In 1610, during the War of the Jülich Succession (1609-1614), a detachment of the regiment took part in the expedition against Jülich. In 1611, the regiment left Bourg-en-Bresse after dismantling its fortifications.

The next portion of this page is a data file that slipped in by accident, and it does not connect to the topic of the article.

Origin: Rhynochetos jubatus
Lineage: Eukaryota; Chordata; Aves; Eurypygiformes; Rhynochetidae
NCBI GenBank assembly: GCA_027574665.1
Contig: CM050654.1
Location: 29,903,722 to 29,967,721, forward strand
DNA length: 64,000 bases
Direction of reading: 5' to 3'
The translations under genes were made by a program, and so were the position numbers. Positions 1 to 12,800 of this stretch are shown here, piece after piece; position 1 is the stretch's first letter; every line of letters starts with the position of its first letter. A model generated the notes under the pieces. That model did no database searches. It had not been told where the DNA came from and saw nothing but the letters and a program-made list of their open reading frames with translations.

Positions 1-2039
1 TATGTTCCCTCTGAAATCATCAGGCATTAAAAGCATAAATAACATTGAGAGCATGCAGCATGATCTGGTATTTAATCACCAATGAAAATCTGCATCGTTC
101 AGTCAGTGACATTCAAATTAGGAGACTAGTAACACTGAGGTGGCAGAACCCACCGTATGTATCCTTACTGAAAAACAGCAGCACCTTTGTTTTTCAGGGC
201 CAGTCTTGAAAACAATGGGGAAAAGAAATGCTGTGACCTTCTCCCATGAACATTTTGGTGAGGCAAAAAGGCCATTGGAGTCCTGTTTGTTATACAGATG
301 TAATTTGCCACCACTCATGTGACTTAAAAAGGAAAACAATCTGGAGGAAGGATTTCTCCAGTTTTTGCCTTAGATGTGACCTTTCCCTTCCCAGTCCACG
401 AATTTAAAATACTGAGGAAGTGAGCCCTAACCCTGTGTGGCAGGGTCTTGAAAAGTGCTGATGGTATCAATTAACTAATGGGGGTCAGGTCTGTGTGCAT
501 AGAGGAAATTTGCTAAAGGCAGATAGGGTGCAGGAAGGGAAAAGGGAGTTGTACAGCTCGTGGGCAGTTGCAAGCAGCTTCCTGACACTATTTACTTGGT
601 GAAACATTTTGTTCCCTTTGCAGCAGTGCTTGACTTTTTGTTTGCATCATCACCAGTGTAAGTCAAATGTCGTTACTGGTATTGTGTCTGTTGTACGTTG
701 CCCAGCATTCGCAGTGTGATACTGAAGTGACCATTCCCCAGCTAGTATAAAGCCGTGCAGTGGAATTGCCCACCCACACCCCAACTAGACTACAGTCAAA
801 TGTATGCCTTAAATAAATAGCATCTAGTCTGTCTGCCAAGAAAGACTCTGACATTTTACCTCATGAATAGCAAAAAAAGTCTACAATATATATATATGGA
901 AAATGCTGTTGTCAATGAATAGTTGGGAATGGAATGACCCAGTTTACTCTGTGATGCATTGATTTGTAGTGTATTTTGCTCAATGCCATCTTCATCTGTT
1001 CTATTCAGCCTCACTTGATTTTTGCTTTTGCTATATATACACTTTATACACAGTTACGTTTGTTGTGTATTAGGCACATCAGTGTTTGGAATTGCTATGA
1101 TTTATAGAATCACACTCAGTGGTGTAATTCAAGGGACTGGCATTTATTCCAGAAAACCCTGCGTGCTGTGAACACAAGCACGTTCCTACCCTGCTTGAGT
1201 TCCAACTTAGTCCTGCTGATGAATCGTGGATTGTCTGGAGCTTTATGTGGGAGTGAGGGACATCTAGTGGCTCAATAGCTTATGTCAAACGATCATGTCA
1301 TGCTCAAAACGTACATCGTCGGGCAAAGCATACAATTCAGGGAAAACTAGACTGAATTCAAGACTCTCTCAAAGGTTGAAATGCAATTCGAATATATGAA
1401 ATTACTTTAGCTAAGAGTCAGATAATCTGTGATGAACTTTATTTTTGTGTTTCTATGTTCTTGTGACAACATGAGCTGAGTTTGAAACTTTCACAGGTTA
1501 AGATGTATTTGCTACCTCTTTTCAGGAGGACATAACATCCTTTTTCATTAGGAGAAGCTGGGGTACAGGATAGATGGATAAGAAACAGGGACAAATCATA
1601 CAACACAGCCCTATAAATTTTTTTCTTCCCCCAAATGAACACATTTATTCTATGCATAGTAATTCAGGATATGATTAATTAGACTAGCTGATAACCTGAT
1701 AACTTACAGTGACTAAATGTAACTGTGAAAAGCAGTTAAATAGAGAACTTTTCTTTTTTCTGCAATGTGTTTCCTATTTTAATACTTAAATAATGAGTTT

During the Thirty Years' War (1618-1648), in 1620, the regiment captured the Castle of Vendôme and then accompanied Louis XIII to Béarn. In 1621, it took part in the sieges of Saint-Jean-Angély, Nérac, Clérac, Montauban and Monheurt. In 1622, it participated in the expedition against Riez Island and then in the sieges of Sainte-Foy, Négrepelisse and Saint-Antonin. The regiment was then sent to Languedoc and took part in the sieges of Bédarieux and Montpellier. The regiment was not involved in any campaign until 1627 when it joined the army destined to lay siege to La Rochelle. In 1629, the regiment served in Savoy where it took part in the storming of the entrenchments of Pas-de-Suze. In 1630, it campaigned in Piedmont where it took part in the capture of Saluces Castle and in the attack on the entrenchments of the bridge of Carignan.